Air pollution warning: Almost 8,000 schools in high pollution locations

Written by: Pete Henshaw | Published:
Image: Adobe Stock

More than 3.4 million UK children go to schools in areas where air pollution levels are above World Health Organisation (WHO) recommended limits.

Research published to coincide with Clean Air Day last week (June 17) shows that 27 per cent of UK schools – which equates to 7,852 nursery, primary, secondary and sixth form settings – are in high pollution areas. All but 160 of these schools are in England.

Clean Air Day is coordinated by the charity Global Action Plan and aims to raise understanding of air pollution and promote actions we can all take to improve the environment and protect our health.

The research data measures concentrations of PM2.5 (particulate matter with a diameter of 2.5 microns or less).

PM2.5 is formed of tiny particles that can cross from the lungs into the blood and then move around the body causing conditions such as heart and lung disease. They come from various sources including exhaust fumes, agricultural emissions, and dust from car brake pads and as such are common near busy roads. The WHO’s Air Quality Guidelines recommend a pollution limit of 10ug/m3.

The 2019 data was collected by EarthSense and is thought to be the most comprehensive and up-to-date sample of air pollution taken from all schools across the UK. The regional breakdown is as follows:

  • East Midlands: 668 schools affected, including 240 in Leicester and 131 in Nottinghamshire.
  • East of England: 964 schools, including 225 in Ipswich, 189 in Colchester, and 180 in Southend-on-Sea.
  • London: 1,973 schools, with notable boroughs including Lambeth and Southwark (158), Romford (146), Croydon (129), Twickenham (119), Brixton (116), Ilford (95).
  • North East: Five schools affected.
  • North West: 687 schools affected, including 293 in Manchester.
  • South East: 2,181 schools affected, including 292 in Portsmouth and 209 in Southampton.
  • South West: 470 schools affected, including 269 in Bristol, 111 in Bournemouth, and 57 in Bath.
  • West Midlands: 60 schools affected, including 46 in Birmingham.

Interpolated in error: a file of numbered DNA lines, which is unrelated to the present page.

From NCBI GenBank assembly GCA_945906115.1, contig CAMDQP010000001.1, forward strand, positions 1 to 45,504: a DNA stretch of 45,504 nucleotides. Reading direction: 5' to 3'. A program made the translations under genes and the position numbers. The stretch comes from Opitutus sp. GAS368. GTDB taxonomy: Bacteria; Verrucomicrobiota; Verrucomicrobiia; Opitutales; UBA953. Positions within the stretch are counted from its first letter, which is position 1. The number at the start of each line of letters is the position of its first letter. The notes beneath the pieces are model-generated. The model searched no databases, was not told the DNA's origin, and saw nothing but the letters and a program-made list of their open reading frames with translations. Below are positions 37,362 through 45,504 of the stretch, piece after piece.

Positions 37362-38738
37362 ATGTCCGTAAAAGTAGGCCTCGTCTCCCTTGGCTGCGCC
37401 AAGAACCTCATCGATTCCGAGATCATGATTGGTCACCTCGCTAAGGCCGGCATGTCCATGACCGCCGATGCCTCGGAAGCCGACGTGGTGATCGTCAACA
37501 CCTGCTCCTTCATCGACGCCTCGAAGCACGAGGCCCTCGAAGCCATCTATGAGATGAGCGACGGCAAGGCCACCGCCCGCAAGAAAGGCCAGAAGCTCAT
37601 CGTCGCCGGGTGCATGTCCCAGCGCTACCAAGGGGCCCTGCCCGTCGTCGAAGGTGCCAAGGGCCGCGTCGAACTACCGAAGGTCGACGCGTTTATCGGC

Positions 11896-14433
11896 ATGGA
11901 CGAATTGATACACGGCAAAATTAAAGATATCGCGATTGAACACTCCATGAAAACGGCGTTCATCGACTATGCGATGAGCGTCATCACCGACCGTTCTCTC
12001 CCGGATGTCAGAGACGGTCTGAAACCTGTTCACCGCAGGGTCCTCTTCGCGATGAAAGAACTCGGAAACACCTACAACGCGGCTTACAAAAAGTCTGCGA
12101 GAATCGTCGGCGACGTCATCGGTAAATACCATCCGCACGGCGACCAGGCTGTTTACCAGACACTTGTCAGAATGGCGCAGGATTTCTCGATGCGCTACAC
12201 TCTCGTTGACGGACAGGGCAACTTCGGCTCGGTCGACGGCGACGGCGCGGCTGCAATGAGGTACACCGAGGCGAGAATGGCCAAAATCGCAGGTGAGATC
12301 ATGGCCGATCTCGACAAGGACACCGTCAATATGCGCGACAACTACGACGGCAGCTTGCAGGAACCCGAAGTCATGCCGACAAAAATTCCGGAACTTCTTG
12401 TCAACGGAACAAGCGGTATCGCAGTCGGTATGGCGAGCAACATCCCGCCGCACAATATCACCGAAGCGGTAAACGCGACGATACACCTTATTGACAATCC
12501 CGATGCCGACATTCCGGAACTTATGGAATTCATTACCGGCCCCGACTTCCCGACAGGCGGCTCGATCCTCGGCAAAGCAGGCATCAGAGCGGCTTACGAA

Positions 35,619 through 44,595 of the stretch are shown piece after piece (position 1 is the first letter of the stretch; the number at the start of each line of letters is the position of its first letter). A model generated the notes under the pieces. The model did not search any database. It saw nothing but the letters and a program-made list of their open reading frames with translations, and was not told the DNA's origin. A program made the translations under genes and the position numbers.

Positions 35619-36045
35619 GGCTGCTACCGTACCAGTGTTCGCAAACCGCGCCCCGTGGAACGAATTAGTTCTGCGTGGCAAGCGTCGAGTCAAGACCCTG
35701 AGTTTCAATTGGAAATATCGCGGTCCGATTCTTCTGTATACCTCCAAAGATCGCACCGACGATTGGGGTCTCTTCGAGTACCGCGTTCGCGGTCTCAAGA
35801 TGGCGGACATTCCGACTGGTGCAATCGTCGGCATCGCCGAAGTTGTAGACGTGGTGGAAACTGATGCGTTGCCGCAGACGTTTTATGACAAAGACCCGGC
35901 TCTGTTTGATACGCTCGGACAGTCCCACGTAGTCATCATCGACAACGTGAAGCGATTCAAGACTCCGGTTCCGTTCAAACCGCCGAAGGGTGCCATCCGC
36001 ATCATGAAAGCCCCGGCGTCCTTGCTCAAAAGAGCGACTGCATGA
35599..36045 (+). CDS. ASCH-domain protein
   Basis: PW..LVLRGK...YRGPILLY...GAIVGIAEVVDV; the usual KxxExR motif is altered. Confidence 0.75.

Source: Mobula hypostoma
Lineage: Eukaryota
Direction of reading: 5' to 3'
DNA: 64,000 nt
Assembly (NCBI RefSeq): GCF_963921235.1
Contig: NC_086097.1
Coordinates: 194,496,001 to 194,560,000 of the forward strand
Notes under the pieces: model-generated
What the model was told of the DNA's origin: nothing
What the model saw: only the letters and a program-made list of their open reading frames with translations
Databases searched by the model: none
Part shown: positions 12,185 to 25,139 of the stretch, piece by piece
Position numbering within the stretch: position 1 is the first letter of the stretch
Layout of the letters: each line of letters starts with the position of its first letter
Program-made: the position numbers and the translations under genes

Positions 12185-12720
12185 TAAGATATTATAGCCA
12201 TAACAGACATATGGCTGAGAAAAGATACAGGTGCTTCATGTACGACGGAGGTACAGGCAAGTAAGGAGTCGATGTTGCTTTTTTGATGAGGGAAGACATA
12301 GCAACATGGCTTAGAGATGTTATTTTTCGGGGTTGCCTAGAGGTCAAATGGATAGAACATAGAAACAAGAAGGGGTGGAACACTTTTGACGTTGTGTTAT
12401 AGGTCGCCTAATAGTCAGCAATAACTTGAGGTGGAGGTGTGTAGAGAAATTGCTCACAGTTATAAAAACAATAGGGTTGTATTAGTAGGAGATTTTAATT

• Yorkshire and the Humber: 684 schools affected, including 277 in Sheffield, 122 in Leeds, and 81 in York.

This is important because children are particularly vulnerable to the effects of air pollution and spend a significant amount of time at school. Starting in the womb, toxic air can harm children’s health, causing or triggering asthma and damaging lung development.

The campaign is urging everyone to take action, whether that be individuals using their car less and having fewer deliveries to their homes or businesses addressing their impact on air quality.

Schools are urged to host assemblies to raise awareness as well as encouraging parents, carers and teachers to leave the car at home as much as possible.

To this end, schools are encouraged to use the Clean Air Schools Framework (from the Transform our Schools campaign). The framework is a free online tool that gives teachers, headteachers, parents and local authorities a blueprint of actions for tackling air pollution in and around the school.

Larissa Lockwood, director of clean air at Global Action Plan, said that the research’s findings were “extremely alarming”.

She continued: “Air pollution is not a fact of life. If we all do our bit, it can be solved with collaborative action and education. Tools like the Clean Air for Schools Framework are available for free to help any school set up a clean air action plan, but schools cannot do this alone. If we all come together – individuals, schools, businesses, local authorities across the UK to collectively act and seize this moment we can create and support change, for good.”

Dr Maria Neira, director at WHO, added: “These figures are unequivocally too high and harming children’s health. Schools should be safe places of learning, not places where students are at risk of health hazards. There is no safe level of air pollution, and if we care about our children and their future, air pollution limits should reflect WHO guidelines.”

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